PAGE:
Skip to main content

Coping with the emotional challenges of dementia

We often talk about the practical challenges of caring for a person with dementia, but what about the emotional hardships we face as carers? This article explains why it’s important to deal with the emotional issues as well as the practical ones

Caring for someone close to you who has been diagnosed with dementia can be extremely challenging, not just on a practical level but emotionally too. When you care for a partner or parent with dementia, you will have accumulated years of memories and experiences with that person. So it can be very difficult to see them change and become more dependent on you. They may have been a dominant personality in your life, especially if they are your parent, and you may have looked to them for advice and support in the past. They may have been your sounding board and reliable ear for many things.

It can be very hard to deal with the fact that your roles have changed, or will change at some point in the future. However, it’s important to understand that, no matter how strong or dominant they may have been in the past, your relationship is going to be different. You will need to be the person who takes control. They will grow to depend on you more and more in the future. This can be extremely tough mentally and of course, when you add the practical challenges on top of the emotional strain, then life can seem very hard.

Accept that things have changed
Accepting that things have changed is the first step. Recognise that the person with dementia will be unable to change their behaviour. You will need to change your behaviour and your mindset. This is hard to do but once you accept and adapt to the situation you’ll feel better, as it’s empowering to know that you’re taking control of the situation. You will need to accept that the person may struggle to remember things and their ability to complete everyday tasks will eventually decline. Make the most of what they can do and don’t dwell on what they now find difficult.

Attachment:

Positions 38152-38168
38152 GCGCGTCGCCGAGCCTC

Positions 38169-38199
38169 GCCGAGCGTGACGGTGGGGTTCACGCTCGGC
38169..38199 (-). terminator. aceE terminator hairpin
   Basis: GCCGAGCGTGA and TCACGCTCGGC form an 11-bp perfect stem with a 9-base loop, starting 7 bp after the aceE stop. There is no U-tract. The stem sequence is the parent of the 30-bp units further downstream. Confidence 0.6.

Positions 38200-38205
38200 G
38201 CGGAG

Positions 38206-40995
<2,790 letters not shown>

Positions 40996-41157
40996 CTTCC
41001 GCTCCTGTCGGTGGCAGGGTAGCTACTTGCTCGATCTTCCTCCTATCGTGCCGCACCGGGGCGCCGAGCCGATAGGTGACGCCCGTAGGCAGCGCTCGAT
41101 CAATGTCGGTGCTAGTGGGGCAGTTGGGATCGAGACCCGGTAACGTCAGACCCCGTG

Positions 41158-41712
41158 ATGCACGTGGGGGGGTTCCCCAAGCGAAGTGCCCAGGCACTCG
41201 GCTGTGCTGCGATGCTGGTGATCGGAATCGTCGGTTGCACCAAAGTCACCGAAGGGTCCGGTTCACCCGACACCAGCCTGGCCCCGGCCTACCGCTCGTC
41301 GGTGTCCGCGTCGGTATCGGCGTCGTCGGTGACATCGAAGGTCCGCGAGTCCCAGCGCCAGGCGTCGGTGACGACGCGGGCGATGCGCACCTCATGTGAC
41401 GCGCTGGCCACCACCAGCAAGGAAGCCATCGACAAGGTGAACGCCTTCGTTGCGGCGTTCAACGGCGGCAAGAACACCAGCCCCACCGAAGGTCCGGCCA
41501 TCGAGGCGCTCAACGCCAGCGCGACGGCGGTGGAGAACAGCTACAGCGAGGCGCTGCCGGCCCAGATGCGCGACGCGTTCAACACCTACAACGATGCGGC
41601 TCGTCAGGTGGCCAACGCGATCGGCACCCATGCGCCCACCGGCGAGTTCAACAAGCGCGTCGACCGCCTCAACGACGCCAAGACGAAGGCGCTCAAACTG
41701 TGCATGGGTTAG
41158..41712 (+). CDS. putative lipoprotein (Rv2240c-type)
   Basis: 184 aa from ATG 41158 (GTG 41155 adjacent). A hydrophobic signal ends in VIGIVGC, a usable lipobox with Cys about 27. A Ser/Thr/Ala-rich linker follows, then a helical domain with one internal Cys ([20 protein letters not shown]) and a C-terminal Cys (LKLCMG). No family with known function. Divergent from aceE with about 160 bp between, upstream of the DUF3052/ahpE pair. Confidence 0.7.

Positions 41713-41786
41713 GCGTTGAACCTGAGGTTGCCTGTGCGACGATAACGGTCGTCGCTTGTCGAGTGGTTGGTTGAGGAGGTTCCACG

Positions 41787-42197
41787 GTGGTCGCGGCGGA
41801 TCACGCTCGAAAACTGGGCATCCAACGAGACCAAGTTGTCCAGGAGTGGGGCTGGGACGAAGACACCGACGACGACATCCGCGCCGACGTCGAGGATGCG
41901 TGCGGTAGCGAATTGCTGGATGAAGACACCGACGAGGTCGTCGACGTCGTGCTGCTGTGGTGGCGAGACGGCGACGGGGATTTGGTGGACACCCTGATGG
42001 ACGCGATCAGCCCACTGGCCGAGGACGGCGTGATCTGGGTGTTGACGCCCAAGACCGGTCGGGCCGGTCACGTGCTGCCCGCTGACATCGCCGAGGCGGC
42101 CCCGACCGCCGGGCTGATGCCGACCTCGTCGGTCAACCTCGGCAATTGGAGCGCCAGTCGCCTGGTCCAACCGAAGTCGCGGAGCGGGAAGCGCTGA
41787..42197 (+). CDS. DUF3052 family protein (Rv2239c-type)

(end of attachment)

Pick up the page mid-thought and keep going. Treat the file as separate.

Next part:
Make new memories
The person with dementia may not be able to remember all of the things you have done together in the past. Don’t dwell on forgotten memories. Make new ones, even if those memories may not last long for them. At least you will remember them. Spending quality time together and doing things together will still help to boost their mood and give you a sense of closeness. They will feel less like a person depending on you and more like a partner or loved one.

Accept that their personality may change
Dementia is a disease of the brain, so it’s important to understand that it could have an effect on their behaviour from time to time. The person may be the same on some days, and different on others. They may be subject to mood swings, anger, tears, aggression or depression. (Talking to their GP if they suffer from frequent mood swings is a good idea). When they become upset or seem down, talk to them about their favourite topics or hobbies. Anything that has brought them pleasure in the past may be a good subject to talk about.

Enlist support from those who understand
Once you’ve had some time to come to terms with the fact that your relationship has changed, it’s important to make sure you have plenty of support. Enlist the help of trusted relatives, or close friends. Make sure they understand what you are going through. If they are trying to be supportive but you sense they don’t really understand what you are going through, find a local dementia support group, where others are going through similar experiences. It’s really important to have access to someone who understands the demands of being a carer who can listen and offer support when you need it. Also being around others in similar situations will make you feel more supported, and less isolated.

Deal with grief
Caring for a person with dementia can feel like a grieving process. If you were close, you will miss the person they used to be. It’s important to treat feelings of grief or bereavement seriously and again talk to someone who can understand and sympathize. It’s worth having a chat with your GP and if you feel overwhelmed or depressed, ask to be referred for counseling if you feel that talking to someone impartial may help. This will give you a chance to tackle your emotions rather than bottling things up, which can lead to resentment and a whole host of health issues in the future.

Understand their grief
The person with dementia may also be grieving for their former self. They may resent losing their ability to carry out certain tasks or remember things. And they may mourn your previous relationship too. Maybe they liked being the strong one or hate having things done for them. It’s important to encourage them to be as independent as possible for as long as you can. If they used to like going out for walks and they can still find their way around, let them go out. Don’t tell them they might get lost, as this will destroy their confidence. You could encourage them to carry ID and also alert neighbours who can look out for them too. Be aware that, like you, they may also need someone to talk to. You can listen to them and let them discuss their feelings, but they may also benefit from counseling or from speaking to a mutual friend or relative. And they may prefer to talk to someone other than you from time to time, as they may not want to burden you with how they are feeling.

two people hugging